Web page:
Jonathan Darlington, Conductor
06.
Dezember 2011
(English) From Mozart to Mozart…….

JD is in Australia now following on his recent Entführung in Geneva. Here he reflects on a singer’s perennial plight and offers a thought or two concerning Entführung…….

As a conductor it’s a relatively easy balancing act to perform ‘swinging’ between different productions: even with directors who may have radically opposing views of how the piece should be brought to life on the stage. For the singers it can be a much more difficult acrobatic feat. – A director telling you one thing, a conductor another, a choreographer yet another and so on. I have a huge respect for singers in general and a great deal of sympathy for their plight!

They also have to make sure they’re healthy and that their voices are functioning how they want them to. Seasonal colds and allergies of one sort or another add to the everyday singers’ burden! As conductors we have it easy: a score we can bury ourselves in without anyone telling us how we should do it, and even if we’re at death’s door somehow we can still get up and wave a stick around.

We are however the captains of the ship and bear the responsibility if the vessel sinks or stays afloat. We are cannon fodder for the critics if you like.

Entführung is one of Mozart’s operas that I’ve conducted the most. Even so, going back to the drawing board, as I always try to do no matter how many times I’ve conducted a piece, I realize how many subtleties there are still left to explore and marvel again at the infinite depth of Mozart’s musical mind. He is working on so many levels at the same time and using the building blocks of harmony, rhythm and melody in such an inventive way that one can go on for ever finding new ideas.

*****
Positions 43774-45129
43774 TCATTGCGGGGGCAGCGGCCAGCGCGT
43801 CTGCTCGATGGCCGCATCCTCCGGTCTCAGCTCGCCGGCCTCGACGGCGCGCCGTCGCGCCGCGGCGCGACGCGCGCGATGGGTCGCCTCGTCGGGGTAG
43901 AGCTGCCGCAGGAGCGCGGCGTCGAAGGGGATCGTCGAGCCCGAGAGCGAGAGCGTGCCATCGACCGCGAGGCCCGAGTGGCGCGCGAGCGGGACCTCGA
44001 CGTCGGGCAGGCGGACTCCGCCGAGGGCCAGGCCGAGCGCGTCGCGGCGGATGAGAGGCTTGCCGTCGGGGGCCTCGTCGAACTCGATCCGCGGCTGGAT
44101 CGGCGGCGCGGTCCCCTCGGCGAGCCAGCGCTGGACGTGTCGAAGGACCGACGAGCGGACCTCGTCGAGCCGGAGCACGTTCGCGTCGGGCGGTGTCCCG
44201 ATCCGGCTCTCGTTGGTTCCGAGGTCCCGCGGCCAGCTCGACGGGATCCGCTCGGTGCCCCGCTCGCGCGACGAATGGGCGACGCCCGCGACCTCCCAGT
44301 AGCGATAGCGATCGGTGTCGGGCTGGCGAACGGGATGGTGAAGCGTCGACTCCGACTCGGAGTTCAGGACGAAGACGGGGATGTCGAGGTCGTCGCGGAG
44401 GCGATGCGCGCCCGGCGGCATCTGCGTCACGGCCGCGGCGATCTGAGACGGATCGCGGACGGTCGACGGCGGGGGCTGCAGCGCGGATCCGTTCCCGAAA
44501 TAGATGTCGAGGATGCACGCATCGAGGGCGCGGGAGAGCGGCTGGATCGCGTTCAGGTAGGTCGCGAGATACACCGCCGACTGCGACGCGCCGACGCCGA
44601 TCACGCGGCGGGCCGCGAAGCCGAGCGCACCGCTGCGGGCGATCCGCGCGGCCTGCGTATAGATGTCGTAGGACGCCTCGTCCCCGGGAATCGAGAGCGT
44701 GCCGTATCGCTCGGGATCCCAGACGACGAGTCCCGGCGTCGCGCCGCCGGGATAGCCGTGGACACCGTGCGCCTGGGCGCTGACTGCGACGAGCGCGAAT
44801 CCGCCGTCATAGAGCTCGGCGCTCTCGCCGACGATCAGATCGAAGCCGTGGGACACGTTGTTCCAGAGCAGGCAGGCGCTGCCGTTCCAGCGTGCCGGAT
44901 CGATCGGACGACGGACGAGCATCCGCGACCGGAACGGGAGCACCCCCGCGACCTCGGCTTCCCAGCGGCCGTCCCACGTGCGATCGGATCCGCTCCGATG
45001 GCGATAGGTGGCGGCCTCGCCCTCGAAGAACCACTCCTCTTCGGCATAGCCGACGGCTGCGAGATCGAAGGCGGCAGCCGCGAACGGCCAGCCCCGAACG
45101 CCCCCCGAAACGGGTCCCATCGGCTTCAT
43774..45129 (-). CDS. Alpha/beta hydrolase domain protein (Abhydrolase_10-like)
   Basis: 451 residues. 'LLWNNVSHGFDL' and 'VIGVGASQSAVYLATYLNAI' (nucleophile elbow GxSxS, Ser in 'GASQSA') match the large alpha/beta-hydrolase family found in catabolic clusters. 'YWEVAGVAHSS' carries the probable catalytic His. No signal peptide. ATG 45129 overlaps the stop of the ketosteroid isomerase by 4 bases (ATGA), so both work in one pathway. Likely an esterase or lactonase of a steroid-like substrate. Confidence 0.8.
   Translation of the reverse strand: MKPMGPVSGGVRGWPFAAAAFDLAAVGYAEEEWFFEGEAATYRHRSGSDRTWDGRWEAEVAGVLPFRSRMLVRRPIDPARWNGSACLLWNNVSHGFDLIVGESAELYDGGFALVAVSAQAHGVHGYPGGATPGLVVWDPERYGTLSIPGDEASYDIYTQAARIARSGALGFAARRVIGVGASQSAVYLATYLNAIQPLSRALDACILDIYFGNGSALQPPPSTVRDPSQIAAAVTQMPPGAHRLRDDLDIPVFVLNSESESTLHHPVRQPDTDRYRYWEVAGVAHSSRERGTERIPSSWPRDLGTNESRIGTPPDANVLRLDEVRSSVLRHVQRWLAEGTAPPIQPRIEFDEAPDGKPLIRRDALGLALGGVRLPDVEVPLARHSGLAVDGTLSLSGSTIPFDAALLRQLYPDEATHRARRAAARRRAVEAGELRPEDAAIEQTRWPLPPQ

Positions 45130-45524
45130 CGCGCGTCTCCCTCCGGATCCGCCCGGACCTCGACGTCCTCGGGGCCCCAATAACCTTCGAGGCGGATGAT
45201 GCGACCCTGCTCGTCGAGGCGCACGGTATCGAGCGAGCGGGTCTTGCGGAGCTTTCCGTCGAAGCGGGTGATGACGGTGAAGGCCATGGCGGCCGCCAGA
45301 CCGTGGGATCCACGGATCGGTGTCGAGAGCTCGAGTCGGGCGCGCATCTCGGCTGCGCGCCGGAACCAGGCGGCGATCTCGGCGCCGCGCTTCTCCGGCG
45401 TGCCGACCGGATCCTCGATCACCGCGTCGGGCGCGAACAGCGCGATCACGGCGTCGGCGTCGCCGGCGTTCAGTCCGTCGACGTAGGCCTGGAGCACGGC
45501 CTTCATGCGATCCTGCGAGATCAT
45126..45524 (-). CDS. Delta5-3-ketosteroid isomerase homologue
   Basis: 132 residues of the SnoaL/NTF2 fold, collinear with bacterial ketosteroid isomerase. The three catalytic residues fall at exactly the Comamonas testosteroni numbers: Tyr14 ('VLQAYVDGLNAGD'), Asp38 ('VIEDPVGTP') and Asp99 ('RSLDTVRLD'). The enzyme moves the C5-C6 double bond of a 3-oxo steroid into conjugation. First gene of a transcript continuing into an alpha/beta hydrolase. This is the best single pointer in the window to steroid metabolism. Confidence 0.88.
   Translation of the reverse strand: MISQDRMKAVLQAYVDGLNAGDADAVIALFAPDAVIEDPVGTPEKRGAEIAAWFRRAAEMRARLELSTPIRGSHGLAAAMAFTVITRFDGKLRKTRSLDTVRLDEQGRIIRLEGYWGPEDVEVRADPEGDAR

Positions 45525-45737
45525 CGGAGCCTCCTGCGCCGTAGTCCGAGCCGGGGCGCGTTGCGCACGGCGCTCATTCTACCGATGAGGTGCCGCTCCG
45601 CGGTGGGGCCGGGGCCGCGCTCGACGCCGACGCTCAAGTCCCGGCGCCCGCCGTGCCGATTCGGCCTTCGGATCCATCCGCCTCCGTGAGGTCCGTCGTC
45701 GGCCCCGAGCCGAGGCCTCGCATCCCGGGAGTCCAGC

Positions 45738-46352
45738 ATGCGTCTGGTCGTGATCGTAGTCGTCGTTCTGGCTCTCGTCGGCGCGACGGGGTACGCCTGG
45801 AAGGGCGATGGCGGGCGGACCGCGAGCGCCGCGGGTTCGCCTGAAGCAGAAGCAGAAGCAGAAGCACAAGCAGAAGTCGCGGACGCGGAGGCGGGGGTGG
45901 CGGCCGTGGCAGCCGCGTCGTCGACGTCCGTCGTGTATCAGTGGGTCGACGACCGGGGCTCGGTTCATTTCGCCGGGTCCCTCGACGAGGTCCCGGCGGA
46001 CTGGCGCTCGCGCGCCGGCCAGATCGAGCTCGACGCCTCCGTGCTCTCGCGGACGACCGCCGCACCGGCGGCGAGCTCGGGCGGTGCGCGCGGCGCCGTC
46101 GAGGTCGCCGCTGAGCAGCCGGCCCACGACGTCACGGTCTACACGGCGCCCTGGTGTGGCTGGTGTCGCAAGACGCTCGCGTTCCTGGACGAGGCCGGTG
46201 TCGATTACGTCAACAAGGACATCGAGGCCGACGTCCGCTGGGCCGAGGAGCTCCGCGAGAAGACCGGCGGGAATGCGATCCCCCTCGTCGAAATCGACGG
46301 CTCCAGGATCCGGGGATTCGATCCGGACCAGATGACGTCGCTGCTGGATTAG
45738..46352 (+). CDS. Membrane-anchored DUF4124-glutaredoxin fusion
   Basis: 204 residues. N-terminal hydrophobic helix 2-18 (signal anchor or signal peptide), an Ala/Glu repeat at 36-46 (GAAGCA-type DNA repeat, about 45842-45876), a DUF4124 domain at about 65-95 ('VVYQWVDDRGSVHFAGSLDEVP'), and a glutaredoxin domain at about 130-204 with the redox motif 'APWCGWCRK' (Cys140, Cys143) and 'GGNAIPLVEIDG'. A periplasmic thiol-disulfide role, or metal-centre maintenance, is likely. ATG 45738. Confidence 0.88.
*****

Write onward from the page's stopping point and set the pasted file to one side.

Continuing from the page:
The character of Osmin has always fascinated me. In the original libretto Osmin sang very little – just one short song – and Mozart asked the librettist to give him a more important role. The result is a complex Caliban-like character around which the piece revolves both as regards the plot and also as regards musical structure. The music for Osmin, so said Mozart, apparently existed in his head before the libretto had even been written and contains elements of rare musical violence; rare that is for the period and Mozart. As he said, ‘a man who finds himself in a state of such violent rage exceeds all rules. …..

JD

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